Menshi xinhua 捫虱新話 "New discourses by approaching annoying problems" is a "brush-notes"-style book (biji 筆記) compiled during the Southern Song period 南宋 (1127-1279) by Chen Shan 陳善 (d. 1169), courtesy name Jingfu 敬甫 or Zijian 子兼, style Qiutang 秋塘. Chen hailed from Luoyuan 羅源 near Fuzhou 福州 (modern Fuzhou, Fujian), but about his life not much is known. In the preface written by Chen Yi 陳益 it is said that the original title of the book was Chuangjian jiwen 窗間紀聞 "Records of hearsay from among the windows", but he changed the title into the present, more meaningful form when the book was published.
The 15-juan-long book is concerned with the Confucian Classics, historiographic writings and poetry, and points out errors in ancient texts. The Menshi xinhua is divided into several categories (lei 類) with more than 200 small chapters. The compilers of the imperial series Siku quanshu 四庫全書 criticize the Menshi xinhua for its many errors and its one-sided perspective that prefers Buddhism and supports the Northern-Song-period 北宋 (960-1126) reformer Wang Anshi 王安石 (1021-1086), while negating the merits of scholars like Ouyang Xiu 歐陽修 (1007-1072), Yang Shi 楊時 (1053-1135), Chen Dong 陳東 (1086-1127) or Ouyang Che 歐陽澈 (1091-1127). His criticism of the "triad" Su Xun 蘇洵 (1009-1066) and his sons Su Shi 蘇軾 (1037-1101) and Su Zhe 蘇轍 (1039─1112) is extremely heavy by comparing them to the warlord Cao Cao 曹操 (155-220), who made an end to the Han dynasty 漢 (206 BCE-220 CE). Concerning person of past eras, Chen's attacks charge the writer and thinker Han Yu 韓愈 (768-824) and the ancient philosopher Mengzi 孟子. The writer Zhou Bangyan 周邦彥 (1056-1121) is charged with factionalism because he supported the powerful Counsellor Cai Jing 蔡京 (1047-1126). These factions at the Song court rose about the question of reforming parts of the administration. Because Chen Shan hails Wang Anshi and bashes his enemies at the court, the Menshi xinhua was considered as not worth being included in the Siku quanshu, yet because the author's critical remarks to ancient texts are useful, his philosophical views on Han Yu and Mengzi are methodically consistent, and the parts on the reform politics of Wang Anshi include valuable information about the court discussions at that time, the Menshi xinhua must be regarded as a helpful source.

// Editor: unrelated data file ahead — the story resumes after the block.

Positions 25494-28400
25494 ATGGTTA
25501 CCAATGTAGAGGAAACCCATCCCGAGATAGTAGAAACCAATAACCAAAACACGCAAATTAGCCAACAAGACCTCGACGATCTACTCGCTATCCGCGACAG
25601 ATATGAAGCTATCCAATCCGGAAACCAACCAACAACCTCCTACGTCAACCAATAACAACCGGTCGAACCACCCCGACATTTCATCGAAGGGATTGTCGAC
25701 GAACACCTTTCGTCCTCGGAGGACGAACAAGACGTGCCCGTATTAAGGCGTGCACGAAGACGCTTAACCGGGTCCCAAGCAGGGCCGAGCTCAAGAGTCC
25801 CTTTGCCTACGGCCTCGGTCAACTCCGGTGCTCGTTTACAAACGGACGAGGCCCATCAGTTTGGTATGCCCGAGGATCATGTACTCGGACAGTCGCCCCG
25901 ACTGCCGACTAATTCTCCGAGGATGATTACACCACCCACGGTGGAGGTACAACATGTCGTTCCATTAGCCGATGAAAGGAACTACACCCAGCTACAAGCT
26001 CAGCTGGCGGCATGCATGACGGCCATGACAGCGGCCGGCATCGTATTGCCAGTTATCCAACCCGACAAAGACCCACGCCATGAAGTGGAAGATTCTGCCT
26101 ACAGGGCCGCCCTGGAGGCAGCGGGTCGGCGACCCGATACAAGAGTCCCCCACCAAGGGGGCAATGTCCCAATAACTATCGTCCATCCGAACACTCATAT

Qian Zeng 錢曾 (1629-1701) says in his book Dushu minqiu ji 讀書敏求記 that there were two different editions of the Menshi xinhua, namely one that was not divided into fascicles (bu fen juan zhi 不分卷帙) and included a postface (ba 跋) dated 1149 that was written by the author himself, and one edition divided into 15 juan but left out the postface. Yet the compilers of the Siku quanshu found a 15-juan version with the postface. In the transmitted versions, the postface is dated either 1149 or 1157. From the text of the postface it can be known that the original version of the book, the Chuangjian jiwen, consisted of one single wrapper (zhi 帙), but after revision, the Menshi xinwen was divided into two collections (ji 集).
The arrangement of the text in fascicles varies widely in the editions of the Menshi xinhua, although the text remains identical through all editions. The version in the Jindai mishu 津逮秘書 and Songren xiaoshuo 宋人小說 (including a supplement Buyi 補遺) is 15-juan-long, that in the Ruxue jingwu 儒學警悟, Congshu jicheng chubian 叢書集成初編 has 8 juan (in two collections), that in the Tang-Song congshu 唐宋叢書 and the Wanwei Shantang 宛委山堂 edition of the Shuofu 說郛 represents an excerpt of 1 juan, while the excerpt in the Shangwu Yinshuguan 商務印書館 edition of the Shuofu is not divided into fascicles at all.